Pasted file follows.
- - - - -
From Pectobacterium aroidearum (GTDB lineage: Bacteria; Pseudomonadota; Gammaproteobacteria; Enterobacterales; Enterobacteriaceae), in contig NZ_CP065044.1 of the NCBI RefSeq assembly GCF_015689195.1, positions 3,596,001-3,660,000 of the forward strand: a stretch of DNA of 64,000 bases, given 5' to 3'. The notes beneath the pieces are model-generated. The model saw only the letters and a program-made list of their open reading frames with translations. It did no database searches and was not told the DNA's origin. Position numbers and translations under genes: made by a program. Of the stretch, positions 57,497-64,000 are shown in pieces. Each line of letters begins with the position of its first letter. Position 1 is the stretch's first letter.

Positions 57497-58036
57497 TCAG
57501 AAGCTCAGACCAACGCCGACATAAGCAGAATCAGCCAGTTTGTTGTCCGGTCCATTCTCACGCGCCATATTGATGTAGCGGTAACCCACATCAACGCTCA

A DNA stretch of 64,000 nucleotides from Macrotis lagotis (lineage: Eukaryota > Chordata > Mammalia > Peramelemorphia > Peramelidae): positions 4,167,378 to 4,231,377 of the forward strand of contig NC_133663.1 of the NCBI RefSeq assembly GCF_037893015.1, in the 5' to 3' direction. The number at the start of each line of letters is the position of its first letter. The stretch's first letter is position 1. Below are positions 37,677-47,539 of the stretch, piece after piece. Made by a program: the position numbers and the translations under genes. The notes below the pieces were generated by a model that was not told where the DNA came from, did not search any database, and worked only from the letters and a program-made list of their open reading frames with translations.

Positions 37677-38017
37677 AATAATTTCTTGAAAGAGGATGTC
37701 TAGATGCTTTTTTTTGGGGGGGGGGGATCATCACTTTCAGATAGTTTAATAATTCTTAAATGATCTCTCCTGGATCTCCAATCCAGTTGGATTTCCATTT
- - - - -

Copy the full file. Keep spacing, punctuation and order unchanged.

From Pectobacterium aroidearum (GTDB lineage: Bacteria; Pseudomonadota; Gammaproteobacteria; Enterobacterales; Enterobacteriaceae), in contig NZ_CP065044.1 of the NCBI RefSeq assembly GCF_015689195.1, positions 3,596,001-3,660,000 of the forward strand: a stretch of DNA of 64,000 bases, given 5' to 3'. The notes beneath the pieces are model-generated. The model saw only the letters and a program-made list of their open reading frames with translations. It did no database searches and was not told the DNA's origin. Position numbers and translations under genes: made by a program. Of the stretch, positions 57,497-64,000 are shown in pieces. Each line of letters begins with the position of its first letter. Position 1 is the stretch's first letter.

Positions 57497-58036
57497 TCAG
57501 AAGCTCAGACCAACGCCGACATAAGCAGAATCAGCCAGTTTGTTGTCCGGTCCATTCTCACGCGCCATATTGATGTAGCGGTAACCCACATCAACGCTCA

A DNA stretch of 64,000 nucleotides from Macrotis lagotis (lineage: Eukaryota > Chordata > Mammalia > Peramelemorphia > Peramelidae): positions 4,167,378 to 4,231,377 of the forward strand of contig NC_133663.1 of the NCBI RefSeq assembly GCF_037893015.1, in the 5' to 3' direction. The number at the start of each line of letters is the position of its first letter. The stretch's first letter is position 1. Below are positions 37,677-47,539 of the stretch, piece after piece. Made by a program: the position numbers and the translations under genes. The notes below the pieces were generated by a model that was not told where the DNA came from, did not search any database, and worked only from the letters and a program-made list of their open reading frames with translations.

Positions 37677-38017
37677 AATAATTTCTTGAAAGAGGATGTC
37701 TAGATGCTTTTTTTTGGGGGGGGGGGATCATCACTTTCAGATAGTTTAATAATTCTTAAATGATCTCTCCTGGATCTCCAATCCAGTTGGATTTCCATTT